Two months before the planned UN Climate Summit in Katowice, the European Parliament hosted the conference: “Social PRE_COP24. The Polish way to a clean environment”, during which Polish postulates regarding the future of climate policy were presented on the international forum. The initiator of the meeting, in which, among others, took part the secretary of state in the Ministry of Energy Grzegorz Tobiszowski, representatives of trade unions, industry organizations and companies associated with the mining and energy industry, was the PiS MEP, Jadwiga Wiśniewska.
“The 24th summit of the UN Climate Convention, which will take place in December in Katowice, is the most important international event during which decisions regarding global climate policy will be made at the highest level”, said Jadwiga Wiśniewska.
Polish politician emphasised that climate policy should not impede the growth of industry, reduce competitiveness or generate excessive costs – both economic and social. It should, however, consider technological development as well as the starting position of individual countries.
“Moreover, it is important that the policy favours environmental objectives based on the concept of climate neutrality, which was included in the Paris Agreement thanks to the efforts of our delegation under the leadership of former Minister of the Environment, Prof. Szyszko”, added Mrs Wiśniewska. As she explained, it entails a balance between greenhouse gas emissions and their absorption by forests and agricultural areas. “This position is beneficial for both: climate goals and the economy”, she said.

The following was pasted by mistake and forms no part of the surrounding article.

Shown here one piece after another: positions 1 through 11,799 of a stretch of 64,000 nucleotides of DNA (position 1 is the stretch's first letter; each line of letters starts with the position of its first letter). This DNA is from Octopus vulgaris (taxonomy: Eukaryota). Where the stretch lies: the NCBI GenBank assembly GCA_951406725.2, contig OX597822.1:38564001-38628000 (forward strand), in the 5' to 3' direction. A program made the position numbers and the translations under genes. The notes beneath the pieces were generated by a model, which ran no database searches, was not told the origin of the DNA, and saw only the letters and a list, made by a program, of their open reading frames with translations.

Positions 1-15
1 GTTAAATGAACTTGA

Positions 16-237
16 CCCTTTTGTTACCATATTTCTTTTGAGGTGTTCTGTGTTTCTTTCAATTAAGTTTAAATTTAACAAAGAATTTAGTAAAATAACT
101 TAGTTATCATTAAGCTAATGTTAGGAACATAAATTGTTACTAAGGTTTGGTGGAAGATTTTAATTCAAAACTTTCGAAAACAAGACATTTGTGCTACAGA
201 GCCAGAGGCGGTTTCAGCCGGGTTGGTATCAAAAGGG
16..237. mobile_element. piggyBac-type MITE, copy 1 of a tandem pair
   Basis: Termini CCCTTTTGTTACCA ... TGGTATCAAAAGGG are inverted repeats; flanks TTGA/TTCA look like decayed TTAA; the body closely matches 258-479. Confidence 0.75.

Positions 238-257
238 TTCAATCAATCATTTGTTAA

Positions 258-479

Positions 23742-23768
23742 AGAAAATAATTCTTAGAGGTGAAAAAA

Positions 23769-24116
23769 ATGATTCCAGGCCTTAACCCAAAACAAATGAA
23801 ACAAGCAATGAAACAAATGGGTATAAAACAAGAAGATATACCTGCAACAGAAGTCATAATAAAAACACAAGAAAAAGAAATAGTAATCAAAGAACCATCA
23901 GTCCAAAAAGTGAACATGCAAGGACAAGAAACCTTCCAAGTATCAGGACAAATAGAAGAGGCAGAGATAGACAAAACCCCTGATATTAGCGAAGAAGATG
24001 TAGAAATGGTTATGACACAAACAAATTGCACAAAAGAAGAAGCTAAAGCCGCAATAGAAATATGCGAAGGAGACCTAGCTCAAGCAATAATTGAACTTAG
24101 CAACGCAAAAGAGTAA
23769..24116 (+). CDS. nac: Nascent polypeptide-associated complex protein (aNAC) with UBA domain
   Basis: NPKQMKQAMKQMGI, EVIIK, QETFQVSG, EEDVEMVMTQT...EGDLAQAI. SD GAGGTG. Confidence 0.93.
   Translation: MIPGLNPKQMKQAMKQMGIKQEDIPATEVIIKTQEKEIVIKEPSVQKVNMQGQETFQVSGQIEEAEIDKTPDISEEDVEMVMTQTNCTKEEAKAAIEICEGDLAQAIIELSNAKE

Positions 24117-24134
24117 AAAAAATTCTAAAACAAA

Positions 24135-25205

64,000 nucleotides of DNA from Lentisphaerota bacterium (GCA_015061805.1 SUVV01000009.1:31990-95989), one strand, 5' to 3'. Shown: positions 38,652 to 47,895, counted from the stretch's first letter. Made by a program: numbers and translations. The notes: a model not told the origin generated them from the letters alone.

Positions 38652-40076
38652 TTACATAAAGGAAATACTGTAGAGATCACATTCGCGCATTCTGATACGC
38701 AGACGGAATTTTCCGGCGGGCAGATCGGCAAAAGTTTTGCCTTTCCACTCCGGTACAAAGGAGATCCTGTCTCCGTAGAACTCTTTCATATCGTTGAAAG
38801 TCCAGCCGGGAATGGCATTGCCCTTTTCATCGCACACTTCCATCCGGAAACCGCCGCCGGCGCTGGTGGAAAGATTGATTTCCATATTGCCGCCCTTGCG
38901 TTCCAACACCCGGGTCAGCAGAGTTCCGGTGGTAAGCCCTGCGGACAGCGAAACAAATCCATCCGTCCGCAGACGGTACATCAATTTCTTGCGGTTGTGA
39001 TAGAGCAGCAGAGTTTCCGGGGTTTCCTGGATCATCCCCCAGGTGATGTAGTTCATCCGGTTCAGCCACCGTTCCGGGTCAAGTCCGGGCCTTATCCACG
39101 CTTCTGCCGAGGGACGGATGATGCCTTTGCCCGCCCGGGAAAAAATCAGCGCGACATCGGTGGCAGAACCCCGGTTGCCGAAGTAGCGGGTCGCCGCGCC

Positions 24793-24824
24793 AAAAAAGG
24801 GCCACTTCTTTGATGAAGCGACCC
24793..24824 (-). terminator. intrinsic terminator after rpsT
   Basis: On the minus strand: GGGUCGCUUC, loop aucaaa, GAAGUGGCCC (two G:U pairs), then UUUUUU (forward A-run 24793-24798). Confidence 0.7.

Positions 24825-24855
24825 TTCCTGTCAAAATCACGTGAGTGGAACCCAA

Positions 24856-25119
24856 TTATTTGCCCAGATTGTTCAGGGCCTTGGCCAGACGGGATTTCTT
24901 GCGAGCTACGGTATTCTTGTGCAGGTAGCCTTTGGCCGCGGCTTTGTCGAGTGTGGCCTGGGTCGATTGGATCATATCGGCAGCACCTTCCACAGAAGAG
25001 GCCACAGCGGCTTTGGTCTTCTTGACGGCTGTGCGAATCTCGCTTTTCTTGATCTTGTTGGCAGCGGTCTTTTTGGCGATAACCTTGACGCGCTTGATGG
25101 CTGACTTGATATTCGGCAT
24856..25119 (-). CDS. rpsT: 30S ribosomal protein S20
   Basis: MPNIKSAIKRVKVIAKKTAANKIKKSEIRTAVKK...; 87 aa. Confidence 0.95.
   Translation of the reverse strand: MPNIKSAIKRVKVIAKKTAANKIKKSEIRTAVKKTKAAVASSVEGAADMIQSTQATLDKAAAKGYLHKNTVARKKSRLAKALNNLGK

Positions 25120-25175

According to MEP J. Wiśniewska the agreement signed three years ago in Paris by nearly all the countries in order to reduce emissions was rightly considered as a great success. She said that the effective implementation and monitoring of the provisions of this ‘climate constitution’ are crucial. “Only then will we be able to talk about significant success and progress in global emission reduction.”
She addressed the issue of EU’s idea to decarbonise the economy which aims to achieve a zero-emission economy by 2050. “This postulate does not take into account the economic and social realities of individual member states”, she said.
She explained that this objective would be particularly severe for Poland, for which coal is still playing a key role in the energy mix. “In Poland coal will be the main fuel for the power industry and the guarantor of energy security for many years”, emphasized Mrs Wiśniewska.
The Secretary of State and Government Plenipotentiary for the Restructuring of the Hard Coal Mining Industry Grzegorz Tobiszowski emphasized that it was not enough for the EU to announce its ambitious plans. “They must be feasible”, he said. He added that it should be possible for countries to decide on methods for reducing carbon emissions and usage of natural resources. The government representative stressed that according to Article 194 of the Treaty on the Functioning of the European Union, each state can independently decide on its energy mix. “Poland is making great efforts to fulfil its goals regarding renewable energy sources, is very advanced in terms of energy efficiency and reducing energy intensity, and is undertaking major efforts to implement agreements with the European Union”, underlined Mr Tobiszowski.
Speaking about COP24, Mr Tobiszowski stressed that it would be a crucial summit, which for many decades could set directions for EU climate policy, and its effects may be multi-generational. “I hope that the Katowice conference will also be a breakthrough event, and the negotiating parties will show a mature approach to climate policy”, he concluded.